It’s not every day that astronomers get the chance to see stars forming in space, but it goes without saying that it’s even rarer to see multiple stars forming in the same system in space.
Although binary systems are actually quite common, triple and even quadruple star systems are a bit rarer. Nevertheless, the only thing rarer than triple and quadruple star systems themselves is the chance to see one of these oddball systems forming out of cosmic dust.
Using the Atacama Large Millimeter/submillimeter Array (ALMA) and the Karl G. Jansky Very Large Array (VLA), astronomers were able to observe such a rare occurrence. Dubbed L1448 IRS3B, the multi-star system formation is taking place right now in a dust cloud in the constellation Pegasus; that’s about 750 light years away from Earth.
Image Credit: Bill Saxton, ALMA (ESO/NAOJ/NRAO), NRAO/AUI/NSF
It’s the first time a multi-star formation has ever been observed by astronomers in the works, and the details are published in the journal Nature.
"This new work directly supports the conclusion that there are two mechanisms that produce multiple star systems -- fragmentation of circumstellar disks, such as we see here, and fragmentation of the larger cloud of gas and dust from which young stars are formed," said John Tobin, of the University of Oklahoma and Leiden Observatory in the Netherlands.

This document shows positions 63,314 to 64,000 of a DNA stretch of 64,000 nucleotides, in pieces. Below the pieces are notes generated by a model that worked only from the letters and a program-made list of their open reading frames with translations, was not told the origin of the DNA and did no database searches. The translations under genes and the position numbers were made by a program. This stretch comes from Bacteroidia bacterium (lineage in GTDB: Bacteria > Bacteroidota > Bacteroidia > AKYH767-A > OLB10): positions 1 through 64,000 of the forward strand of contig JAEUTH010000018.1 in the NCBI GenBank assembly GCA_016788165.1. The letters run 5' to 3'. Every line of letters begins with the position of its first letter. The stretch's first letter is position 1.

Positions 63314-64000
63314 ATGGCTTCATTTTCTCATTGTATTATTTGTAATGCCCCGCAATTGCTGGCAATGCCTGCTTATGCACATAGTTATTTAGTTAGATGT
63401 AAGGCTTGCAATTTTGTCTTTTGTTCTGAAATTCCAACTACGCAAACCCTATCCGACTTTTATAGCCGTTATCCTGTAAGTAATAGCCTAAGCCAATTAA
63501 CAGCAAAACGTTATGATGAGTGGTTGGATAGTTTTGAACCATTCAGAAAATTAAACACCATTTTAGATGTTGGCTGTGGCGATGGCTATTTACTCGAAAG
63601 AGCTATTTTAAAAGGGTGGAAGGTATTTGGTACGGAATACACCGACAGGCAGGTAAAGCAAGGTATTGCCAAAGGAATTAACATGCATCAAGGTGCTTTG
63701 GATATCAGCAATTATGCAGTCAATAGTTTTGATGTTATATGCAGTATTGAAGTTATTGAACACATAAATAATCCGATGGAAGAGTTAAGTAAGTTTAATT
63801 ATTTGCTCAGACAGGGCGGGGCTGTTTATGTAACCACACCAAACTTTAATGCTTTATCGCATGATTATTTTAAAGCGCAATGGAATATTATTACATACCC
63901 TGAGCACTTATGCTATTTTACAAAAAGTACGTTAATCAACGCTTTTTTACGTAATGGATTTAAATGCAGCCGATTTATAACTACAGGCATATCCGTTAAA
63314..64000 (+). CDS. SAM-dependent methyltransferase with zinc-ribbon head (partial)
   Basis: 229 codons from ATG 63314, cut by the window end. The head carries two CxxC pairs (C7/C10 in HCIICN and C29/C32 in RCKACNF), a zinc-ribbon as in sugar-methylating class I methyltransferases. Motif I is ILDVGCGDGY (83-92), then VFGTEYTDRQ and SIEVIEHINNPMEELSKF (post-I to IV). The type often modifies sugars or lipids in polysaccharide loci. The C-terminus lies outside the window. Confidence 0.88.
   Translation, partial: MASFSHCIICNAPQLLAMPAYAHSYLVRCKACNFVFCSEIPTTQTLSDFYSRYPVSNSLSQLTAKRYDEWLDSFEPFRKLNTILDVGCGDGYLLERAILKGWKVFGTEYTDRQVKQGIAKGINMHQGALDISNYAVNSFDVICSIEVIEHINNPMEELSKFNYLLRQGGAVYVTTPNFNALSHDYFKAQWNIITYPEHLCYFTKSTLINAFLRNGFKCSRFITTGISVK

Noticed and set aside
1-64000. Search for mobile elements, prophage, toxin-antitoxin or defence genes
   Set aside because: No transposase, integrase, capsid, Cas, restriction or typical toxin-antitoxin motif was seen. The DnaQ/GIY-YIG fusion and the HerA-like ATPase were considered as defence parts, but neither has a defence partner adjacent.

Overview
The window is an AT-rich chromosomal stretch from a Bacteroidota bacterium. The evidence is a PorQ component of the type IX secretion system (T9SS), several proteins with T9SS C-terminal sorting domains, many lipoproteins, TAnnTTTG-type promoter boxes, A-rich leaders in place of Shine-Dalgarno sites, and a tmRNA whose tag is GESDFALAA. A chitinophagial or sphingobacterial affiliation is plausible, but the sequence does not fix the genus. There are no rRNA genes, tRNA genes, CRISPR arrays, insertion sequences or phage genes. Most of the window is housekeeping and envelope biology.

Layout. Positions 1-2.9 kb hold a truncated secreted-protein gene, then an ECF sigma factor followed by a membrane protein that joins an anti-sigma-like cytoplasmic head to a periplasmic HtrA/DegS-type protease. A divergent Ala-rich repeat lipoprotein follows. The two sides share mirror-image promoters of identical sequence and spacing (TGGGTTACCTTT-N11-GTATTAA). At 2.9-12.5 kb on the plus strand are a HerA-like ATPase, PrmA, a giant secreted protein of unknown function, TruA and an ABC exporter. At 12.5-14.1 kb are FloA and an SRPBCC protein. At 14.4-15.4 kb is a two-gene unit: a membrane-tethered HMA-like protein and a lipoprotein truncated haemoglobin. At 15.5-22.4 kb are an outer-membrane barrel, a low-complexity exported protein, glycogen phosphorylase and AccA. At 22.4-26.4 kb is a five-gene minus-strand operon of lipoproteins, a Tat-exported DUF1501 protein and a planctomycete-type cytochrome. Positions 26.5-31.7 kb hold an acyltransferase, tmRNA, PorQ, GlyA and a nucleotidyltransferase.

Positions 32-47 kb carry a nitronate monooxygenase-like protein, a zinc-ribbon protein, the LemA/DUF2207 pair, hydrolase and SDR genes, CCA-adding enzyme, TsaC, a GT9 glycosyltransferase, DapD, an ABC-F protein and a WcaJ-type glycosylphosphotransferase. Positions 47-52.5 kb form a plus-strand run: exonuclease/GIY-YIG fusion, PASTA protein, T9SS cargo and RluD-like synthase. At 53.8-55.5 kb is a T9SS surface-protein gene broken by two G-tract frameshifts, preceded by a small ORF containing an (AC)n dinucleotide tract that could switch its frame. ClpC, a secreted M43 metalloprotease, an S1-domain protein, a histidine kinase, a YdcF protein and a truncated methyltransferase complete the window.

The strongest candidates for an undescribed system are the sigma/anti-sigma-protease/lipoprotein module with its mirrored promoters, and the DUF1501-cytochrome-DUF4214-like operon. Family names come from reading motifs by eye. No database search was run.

At the center of the system is the formation of one star, and then the other two are forming around the center star. Each of the two outer stars are reportedly 61 and 183 times further from the center star than the Earth is from the Sun.
The dust forming the stars is reportedly takes a spiral shape, and this means to astronomers that it has some instability. Moreover, the system itself is no probably older than about 150,000 years, which is a blink of an eye in universe time.
Image Credit: Bill Saxton, NRAO/AUI/NSF
Because this is the first time astronomers have ever observed a multi-star system in the course of formation, astronomers can effectively conclude that multi-star systems can actually form on their own and aren’t the result of drifting stars.
"We now expect to find other examples of this process and hope to learn just how much it contributes to the population of multiple stars," Tobin said.